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MattSkiWA

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I too will be driving to Stevens Pass tomorrow! :) Besides gathering more measurements, I need to inspect the mountain bike trails. ‍♂️ With a little coordination, I could arrange to have your favorite cold beverage on-site. Hint. Hint. The current used-beer facilities are named Fir, Pine, and Honey Bucket. Two-thirds of them are pine-fresh scented and have a great view.
 

John Gayewski

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Every 4 toilets need a relief vent so you can't put 5 toilets with two vents as I understand it.
See upc 911.4

I tried to reply to the above post my internet is being wacky.

I think when you have 4 toilets you need a relief vent as flushing 4 toilets at once will take up more space in the wet vent than can be left available for air.
 

MattSkiWA

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911.4 Relief Vent
A 2 inch (50 mm) relief vent shall be provided for circuit-vented horizontal branches receiving the discharge of four or more water closets and connecting to a drainage stack that receives the discharge of soil or waste from upper horizontal branches.

The relief vent is only required when both criteria apply. These circuit vents do not require a relief vent because they do not "connect to a drainage stack that receives the discharge of soil or waste from upper horizontal branches."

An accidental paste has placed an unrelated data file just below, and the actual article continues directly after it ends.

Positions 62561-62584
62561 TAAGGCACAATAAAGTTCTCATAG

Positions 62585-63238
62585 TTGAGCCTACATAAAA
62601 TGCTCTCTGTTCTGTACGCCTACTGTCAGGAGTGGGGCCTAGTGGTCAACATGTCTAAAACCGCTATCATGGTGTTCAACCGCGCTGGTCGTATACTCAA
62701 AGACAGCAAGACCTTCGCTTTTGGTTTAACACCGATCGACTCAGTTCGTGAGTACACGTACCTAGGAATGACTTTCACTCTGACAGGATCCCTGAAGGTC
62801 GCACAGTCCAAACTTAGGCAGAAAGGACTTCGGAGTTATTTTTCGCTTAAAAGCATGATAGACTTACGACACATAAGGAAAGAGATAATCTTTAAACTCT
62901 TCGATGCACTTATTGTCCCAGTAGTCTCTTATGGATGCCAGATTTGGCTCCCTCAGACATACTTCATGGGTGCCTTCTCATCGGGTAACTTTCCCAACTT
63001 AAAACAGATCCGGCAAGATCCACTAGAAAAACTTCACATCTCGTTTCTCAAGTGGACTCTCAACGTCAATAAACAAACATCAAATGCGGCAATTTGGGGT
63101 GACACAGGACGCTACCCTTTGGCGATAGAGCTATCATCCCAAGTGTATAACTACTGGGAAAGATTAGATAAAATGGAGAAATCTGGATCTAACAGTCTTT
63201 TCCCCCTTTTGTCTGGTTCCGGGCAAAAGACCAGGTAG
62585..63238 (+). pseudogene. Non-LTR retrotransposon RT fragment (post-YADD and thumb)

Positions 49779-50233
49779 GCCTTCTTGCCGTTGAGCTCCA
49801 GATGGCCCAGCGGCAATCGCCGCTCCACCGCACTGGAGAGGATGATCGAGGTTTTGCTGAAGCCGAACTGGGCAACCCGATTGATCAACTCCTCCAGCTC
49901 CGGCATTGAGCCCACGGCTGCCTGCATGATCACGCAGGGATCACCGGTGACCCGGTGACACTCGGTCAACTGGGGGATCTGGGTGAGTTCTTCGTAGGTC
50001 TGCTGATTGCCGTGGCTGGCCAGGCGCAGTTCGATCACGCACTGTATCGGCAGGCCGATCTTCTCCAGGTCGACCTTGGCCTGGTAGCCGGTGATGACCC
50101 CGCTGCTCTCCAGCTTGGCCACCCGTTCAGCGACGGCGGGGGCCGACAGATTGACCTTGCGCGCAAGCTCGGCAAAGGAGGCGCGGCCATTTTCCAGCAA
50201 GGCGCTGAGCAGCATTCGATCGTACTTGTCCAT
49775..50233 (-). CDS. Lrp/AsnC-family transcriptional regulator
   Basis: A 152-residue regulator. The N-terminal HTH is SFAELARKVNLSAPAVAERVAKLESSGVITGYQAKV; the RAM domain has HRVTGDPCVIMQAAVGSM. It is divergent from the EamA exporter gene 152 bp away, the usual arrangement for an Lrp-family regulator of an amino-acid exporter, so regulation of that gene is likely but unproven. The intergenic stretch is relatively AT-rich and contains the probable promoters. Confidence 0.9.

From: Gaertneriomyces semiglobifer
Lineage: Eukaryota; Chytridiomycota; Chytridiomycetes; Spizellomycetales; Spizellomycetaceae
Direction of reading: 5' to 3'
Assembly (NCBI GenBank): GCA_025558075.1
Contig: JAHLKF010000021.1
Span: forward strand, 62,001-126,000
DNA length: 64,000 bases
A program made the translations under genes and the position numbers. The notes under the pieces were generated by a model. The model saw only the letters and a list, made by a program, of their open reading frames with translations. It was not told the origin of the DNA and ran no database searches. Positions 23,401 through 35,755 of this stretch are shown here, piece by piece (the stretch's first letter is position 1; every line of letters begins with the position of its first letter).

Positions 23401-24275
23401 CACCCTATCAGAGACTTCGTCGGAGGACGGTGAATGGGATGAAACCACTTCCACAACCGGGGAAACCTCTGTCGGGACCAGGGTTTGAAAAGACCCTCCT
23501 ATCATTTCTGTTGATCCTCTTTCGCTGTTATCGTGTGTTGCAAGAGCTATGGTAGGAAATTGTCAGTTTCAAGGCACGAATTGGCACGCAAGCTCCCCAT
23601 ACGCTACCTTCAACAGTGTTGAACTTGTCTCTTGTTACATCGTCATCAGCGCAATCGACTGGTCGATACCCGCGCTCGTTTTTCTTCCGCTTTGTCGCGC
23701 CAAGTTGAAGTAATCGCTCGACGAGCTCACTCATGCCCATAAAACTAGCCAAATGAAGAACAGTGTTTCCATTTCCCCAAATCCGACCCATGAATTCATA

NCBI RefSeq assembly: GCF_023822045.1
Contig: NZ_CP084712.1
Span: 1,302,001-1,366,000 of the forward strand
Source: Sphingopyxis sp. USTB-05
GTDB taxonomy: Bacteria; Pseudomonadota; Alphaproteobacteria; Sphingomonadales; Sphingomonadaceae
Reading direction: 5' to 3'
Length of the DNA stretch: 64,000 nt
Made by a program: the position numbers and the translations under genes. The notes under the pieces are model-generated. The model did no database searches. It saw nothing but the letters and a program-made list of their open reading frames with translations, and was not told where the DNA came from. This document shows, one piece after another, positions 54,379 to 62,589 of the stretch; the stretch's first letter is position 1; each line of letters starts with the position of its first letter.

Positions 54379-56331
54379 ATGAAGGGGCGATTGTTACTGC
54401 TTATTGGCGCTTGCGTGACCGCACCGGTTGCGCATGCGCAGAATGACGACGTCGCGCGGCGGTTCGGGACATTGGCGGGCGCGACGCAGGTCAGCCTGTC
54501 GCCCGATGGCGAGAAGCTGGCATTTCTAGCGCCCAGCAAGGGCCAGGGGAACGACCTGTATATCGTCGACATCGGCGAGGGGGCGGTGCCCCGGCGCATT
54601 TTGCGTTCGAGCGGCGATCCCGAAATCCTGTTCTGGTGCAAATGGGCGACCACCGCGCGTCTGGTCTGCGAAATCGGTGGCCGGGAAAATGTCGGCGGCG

John Gayewski

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The relief vent is only required when both criteria apply. These circuit vents do not require a relief vent because they do not "connect to a drainage stack that receives the discharge of soil or waste from upper horizontal branches."
I just looked in an explanatory book or said the same thing. Lol
 

Tuttles Revenge

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I too will be driving to Stevens Pass tomorrow! :) Besides gathering more measurements, I need to inspect the mountain bike trails. ‍♂️ With a little coordination, I could arrange to have your favorite cold beverage on-site. Hint. Hint. The current used-beer facilities are named Fir, Pine, and Honey Bucket. Two-thirds of them are pine-fresh scented and have a great view.
If I didn't already have plans to hike with friends already.
 

Jeff H Young

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looks like the floor drain vents have been changed? It looked like they were tied together under floor
I may have misread something , hope its all worked out.
You guys have some beautiful country there. Hope one day to visit Promise not to stay LOL. besides work gotta have fun too!
 

Terry

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Matt showing me the water filters for the lodge.

stevens-mountainier-04.jpg


Our tour guide Penelope.

stevens-mountainier-05.jpg


I think this needs a p-trap.

stevens-mountainier-06.jpg


stevens-mountainier-07.jpg


stevens-mountainier-08.jpg


On the far wall is the 4" vent that also vents the downstairs bathroom.

stevens-mountainier-09.jpg


It seems this may need an indirect drain like we do for restaurants.

stevens-mountainier-10.jpg


Matt waving goodbye.

stevens-mountainier-11.jpg


Located at the Stevens Pass ski area, upper parking lot. In the Winter time, a walk up to the lodge, and then ski down to the lifts.